• Simon Webb

But... we can ONLY optimise the Sequence!

Two Parts

When planning delivery routes, there are two distinct parts that we can reason about separately:

  1. Allocation: Which vehicle should perform which delivery

  2. Sequence: In which order should each vehicle perform its deliveries

As humans, we tend to think of these as two distinct steps.

First decide who's doing what, Then decide the sequence.

They don't have to be two steps, but let's go with it for now.


Excuses, Excuses, Excuses...

A lot of companies believe that they don't want to optimise their Allocation, they only want to use an algorithm to improve the Sequence.

Here are some common excuses.

  • We use delivery zones

  • Our drivers know their area, we don't want to send them somewhere less familiar

  • It's harder to plan if you don't know which driver does which job

  • When our customers order, we immediately allocate the delivery to a driver

Yes, you heard me, excuses.


Why?


Because all of these excuses boil down to the same thing:

We don't want to change our processes

Unfortunately, they're leaving a lot of money on the table.


Optimised Allocation

By optimising both the Sequence and Allocation of your deliveries you're going to plan driving routes that are substantially shorter than if you only optimise the Sequence.


But wait, there's more!

Optimising the Allocation and then the Sequence is materially worse than optimising the Allocation and Sequence Simultaneously.


In our experience, it's 20% worse.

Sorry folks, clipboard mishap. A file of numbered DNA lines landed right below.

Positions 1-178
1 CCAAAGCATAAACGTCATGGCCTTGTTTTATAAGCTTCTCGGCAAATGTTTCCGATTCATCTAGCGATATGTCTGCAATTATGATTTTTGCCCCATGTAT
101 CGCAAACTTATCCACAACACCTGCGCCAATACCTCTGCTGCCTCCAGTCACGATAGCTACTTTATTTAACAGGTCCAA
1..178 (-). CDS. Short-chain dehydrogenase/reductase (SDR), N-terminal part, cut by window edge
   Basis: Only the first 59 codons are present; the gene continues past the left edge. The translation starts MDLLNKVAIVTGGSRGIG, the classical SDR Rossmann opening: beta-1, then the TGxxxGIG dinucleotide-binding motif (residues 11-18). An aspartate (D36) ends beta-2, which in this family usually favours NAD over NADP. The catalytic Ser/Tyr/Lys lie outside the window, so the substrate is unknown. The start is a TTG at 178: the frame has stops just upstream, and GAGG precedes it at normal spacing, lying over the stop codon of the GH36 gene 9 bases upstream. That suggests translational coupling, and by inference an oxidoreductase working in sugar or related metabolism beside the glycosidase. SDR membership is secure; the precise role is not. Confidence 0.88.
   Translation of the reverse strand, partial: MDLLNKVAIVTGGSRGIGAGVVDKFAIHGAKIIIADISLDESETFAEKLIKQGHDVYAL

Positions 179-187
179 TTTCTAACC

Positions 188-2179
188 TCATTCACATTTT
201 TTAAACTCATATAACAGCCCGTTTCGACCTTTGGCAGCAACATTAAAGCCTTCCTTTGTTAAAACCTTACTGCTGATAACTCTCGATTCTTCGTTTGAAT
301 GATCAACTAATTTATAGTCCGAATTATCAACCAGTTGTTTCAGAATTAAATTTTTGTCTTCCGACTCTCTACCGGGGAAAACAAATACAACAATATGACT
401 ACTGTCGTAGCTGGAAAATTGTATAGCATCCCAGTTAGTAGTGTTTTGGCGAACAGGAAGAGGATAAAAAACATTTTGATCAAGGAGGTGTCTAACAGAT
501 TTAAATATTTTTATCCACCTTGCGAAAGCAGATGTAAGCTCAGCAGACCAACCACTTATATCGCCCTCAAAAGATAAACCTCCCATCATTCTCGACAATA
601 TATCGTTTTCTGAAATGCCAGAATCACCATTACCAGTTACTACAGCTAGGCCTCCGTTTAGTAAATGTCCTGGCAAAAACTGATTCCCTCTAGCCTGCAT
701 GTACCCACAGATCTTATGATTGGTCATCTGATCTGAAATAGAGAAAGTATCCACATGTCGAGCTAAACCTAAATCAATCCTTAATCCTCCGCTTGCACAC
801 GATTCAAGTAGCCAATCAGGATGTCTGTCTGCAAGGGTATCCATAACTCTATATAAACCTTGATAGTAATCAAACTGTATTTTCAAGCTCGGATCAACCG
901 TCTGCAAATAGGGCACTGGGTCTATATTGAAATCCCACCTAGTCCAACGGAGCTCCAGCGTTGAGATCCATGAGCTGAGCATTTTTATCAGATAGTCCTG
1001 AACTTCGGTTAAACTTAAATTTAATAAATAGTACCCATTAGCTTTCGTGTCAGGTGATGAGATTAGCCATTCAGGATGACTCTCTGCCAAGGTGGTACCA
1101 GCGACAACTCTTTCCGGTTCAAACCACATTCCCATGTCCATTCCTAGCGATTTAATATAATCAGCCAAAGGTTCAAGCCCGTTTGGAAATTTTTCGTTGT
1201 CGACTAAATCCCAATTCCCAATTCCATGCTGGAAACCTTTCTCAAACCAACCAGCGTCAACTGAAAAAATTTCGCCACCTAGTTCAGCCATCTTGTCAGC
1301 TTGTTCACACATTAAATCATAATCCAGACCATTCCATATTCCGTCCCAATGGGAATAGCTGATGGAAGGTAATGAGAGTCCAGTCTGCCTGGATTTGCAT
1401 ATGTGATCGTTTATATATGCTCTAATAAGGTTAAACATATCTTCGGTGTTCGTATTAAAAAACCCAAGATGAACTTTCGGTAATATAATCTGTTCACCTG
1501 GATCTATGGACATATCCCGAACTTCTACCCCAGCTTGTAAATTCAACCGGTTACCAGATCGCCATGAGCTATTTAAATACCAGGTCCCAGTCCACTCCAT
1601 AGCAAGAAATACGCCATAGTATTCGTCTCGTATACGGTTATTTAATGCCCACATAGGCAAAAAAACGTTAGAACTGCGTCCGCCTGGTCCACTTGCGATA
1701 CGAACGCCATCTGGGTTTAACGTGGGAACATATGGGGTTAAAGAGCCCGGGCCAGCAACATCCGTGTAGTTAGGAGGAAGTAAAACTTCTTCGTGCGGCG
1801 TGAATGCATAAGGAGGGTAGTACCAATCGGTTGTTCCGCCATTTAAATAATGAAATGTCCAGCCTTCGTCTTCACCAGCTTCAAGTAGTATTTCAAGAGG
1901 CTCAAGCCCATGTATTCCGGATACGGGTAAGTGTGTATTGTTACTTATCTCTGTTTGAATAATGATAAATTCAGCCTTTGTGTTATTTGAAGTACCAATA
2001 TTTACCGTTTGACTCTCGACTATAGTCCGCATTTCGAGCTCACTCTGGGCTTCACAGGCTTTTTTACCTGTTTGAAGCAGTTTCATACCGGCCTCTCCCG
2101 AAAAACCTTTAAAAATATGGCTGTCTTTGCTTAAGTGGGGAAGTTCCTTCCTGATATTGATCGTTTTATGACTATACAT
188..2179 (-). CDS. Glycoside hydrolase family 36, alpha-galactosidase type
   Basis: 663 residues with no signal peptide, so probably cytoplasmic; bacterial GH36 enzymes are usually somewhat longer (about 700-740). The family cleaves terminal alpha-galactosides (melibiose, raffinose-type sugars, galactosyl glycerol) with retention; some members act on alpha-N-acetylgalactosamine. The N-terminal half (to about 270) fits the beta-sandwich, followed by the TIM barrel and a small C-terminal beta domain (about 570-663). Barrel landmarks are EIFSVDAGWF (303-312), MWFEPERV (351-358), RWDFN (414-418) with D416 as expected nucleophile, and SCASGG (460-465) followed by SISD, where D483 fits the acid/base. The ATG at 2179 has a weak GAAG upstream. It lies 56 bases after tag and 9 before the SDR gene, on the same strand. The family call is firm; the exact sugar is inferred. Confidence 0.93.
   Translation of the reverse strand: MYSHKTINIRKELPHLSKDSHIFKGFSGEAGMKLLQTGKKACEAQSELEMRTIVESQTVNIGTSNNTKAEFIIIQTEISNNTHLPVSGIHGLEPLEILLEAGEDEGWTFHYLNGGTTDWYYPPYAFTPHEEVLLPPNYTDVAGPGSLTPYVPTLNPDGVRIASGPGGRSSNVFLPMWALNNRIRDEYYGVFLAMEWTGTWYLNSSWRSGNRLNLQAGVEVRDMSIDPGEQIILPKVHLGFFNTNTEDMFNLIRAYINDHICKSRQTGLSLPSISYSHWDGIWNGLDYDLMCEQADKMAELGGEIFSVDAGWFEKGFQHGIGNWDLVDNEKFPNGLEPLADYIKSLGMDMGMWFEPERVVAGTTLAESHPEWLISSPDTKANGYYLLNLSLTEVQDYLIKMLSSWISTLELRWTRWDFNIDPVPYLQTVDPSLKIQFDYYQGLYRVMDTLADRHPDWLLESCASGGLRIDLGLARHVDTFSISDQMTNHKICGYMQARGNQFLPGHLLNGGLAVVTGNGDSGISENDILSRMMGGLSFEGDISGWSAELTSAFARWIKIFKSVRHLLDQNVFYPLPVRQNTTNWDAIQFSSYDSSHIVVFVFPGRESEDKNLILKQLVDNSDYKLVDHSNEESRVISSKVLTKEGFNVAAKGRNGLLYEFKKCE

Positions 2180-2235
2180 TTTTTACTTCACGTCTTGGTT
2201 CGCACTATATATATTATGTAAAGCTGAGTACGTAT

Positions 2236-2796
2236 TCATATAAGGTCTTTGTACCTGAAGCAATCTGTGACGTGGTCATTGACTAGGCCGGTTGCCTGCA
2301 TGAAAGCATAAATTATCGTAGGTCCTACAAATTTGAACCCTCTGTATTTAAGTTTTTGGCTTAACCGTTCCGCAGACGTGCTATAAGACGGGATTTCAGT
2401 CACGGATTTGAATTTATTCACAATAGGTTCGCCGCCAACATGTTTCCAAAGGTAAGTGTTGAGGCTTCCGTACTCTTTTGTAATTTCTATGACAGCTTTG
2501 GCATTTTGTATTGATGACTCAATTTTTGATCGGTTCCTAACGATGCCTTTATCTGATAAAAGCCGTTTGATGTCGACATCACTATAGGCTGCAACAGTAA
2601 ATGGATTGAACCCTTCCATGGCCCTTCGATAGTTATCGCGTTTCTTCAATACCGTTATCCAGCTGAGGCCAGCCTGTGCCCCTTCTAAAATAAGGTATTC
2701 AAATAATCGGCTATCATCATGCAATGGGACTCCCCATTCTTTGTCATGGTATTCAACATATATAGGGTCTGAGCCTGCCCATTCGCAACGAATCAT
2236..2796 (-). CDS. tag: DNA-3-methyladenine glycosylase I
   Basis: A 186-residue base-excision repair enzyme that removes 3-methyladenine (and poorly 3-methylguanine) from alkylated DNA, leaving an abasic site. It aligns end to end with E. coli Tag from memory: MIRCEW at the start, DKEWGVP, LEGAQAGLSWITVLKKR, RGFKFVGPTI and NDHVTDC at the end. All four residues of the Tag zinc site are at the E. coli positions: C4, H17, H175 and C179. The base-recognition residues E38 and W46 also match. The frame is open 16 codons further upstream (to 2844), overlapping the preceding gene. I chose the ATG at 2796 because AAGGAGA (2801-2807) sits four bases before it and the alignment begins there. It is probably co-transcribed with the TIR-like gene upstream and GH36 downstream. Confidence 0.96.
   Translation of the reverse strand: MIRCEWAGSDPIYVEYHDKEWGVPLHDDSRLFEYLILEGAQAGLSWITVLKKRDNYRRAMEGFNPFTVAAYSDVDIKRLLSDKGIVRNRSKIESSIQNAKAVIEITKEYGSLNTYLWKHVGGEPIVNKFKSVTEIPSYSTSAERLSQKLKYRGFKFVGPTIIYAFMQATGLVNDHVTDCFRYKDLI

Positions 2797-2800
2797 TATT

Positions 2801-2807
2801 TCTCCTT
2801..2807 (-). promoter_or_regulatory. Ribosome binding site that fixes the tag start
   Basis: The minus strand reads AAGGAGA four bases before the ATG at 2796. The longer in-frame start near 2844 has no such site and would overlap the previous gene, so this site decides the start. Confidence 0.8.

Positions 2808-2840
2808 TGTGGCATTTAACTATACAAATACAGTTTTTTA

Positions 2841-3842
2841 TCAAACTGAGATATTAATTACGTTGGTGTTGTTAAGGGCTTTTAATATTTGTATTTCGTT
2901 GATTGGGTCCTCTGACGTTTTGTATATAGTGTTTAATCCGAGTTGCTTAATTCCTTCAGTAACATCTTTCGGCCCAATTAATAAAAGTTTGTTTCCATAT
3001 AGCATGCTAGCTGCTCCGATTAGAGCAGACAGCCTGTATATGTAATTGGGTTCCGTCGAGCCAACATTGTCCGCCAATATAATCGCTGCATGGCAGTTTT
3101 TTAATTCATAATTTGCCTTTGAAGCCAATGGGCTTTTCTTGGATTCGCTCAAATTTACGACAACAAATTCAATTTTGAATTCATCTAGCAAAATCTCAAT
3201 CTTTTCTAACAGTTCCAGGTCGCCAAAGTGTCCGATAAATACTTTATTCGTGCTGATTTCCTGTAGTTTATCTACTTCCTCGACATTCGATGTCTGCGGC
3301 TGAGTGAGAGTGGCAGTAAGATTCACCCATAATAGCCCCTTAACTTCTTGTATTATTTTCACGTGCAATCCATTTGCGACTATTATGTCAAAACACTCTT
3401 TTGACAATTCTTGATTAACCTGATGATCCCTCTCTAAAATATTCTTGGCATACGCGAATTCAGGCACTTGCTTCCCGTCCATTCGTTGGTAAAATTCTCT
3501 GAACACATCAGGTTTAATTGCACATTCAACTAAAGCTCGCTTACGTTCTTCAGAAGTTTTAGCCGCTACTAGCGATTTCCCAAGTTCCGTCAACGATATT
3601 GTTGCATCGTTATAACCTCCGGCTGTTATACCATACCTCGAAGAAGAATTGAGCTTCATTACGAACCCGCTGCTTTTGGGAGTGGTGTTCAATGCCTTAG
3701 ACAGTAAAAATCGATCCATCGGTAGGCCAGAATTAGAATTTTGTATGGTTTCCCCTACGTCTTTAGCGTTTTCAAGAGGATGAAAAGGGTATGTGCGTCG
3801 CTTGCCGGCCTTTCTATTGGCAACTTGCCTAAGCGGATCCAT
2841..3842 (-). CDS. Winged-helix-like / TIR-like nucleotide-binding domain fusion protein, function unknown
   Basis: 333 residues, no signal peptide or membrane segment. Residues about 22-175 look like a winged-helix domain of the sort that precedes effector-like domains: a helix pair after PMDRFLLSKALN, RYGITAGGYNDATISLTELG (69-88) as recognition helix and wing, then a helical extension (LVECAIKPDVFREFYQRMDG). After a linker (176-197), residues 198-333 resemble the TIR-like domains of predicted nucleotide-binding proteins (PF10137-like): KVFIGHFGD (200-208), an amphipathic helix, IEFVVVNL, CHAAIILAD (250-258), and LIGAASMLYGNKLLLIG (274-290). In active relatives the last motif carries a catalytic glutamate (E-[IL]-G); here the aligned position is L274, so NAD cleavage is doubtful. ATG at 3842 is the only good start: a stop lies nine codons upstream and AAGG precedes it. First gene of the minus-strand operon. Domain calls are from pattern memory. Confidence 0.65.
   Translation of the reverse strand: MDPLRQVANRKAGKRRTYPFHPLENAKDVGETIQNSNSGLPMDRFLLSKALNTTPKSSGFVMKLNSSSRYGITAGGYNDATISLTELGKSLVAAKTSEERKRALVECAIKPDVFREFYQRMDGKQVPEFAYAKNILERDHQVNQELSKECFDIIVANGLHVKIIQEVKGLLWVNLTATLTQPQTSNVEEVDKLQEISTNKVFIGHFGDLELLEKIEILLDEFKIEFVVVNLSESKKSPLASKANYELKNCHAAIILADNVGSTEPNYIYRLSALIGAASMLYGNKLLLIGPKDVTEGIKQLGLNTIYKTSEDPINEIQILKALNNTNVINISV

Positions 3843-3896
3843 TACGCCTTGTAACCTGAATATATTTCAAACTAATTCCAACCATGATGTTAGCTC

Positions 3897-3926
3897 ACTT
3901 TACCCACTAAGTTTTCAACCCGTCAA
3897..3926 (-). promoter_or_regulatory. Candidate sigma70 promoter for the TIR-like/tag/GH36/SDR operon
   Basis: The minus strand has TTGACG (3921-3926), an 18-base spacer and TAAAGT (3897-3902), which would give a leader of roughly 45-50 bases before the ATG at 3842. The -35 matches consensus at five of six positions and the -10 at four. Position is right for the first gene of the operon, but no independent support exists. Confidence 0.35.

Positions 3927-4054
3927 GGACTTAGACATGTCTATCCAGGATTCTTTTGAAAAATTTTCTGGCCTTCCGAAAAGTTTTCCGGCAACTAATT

So, concretely:

If you have a pre-planned Allocation of deliveries to delivery runs, you're wasting money, even if that pre-planned **Allocation **was optimal at the start of the month.


Really? How does that work?


Divide and Conquer

In the world of Operations Research (the study of operational problems that can be modelled mathematically to improve efficiency), one strategy for solving optimisation problems is called "Divide and Conquer".


It consists of splitting your problem into smaller parts (Divide), and then solving each of those smaller parts separately (Conquer) before somehow squashing the solutions to the small parts into one big solution.

It's a useful tool, because it means that problems which are too big to optimise in one go can still be handled.


But there's a tradeoff.


The Tradeoff

Solutions found by Divide and Conquer are usually worse than solutions found in one go.


Think about it.

If you Allocate deliveries to a driver without thinking about the Sequence she's going to drive in, you might give her too much (or too little) work to do that day.


However, if you're planning her delivery Sequence at the same time as the Allocation, you'll immediately realise that she can't perform all those deliveries, and you'll update the Allocation to take this into to account.


...and it's the same for algorithms.


Do the Right Thing

So, now you know.


If you ever find your company or yourself making one of those excuses, stop, take a step back, and consider if maybe it is actually worth changing that 20 year old process.


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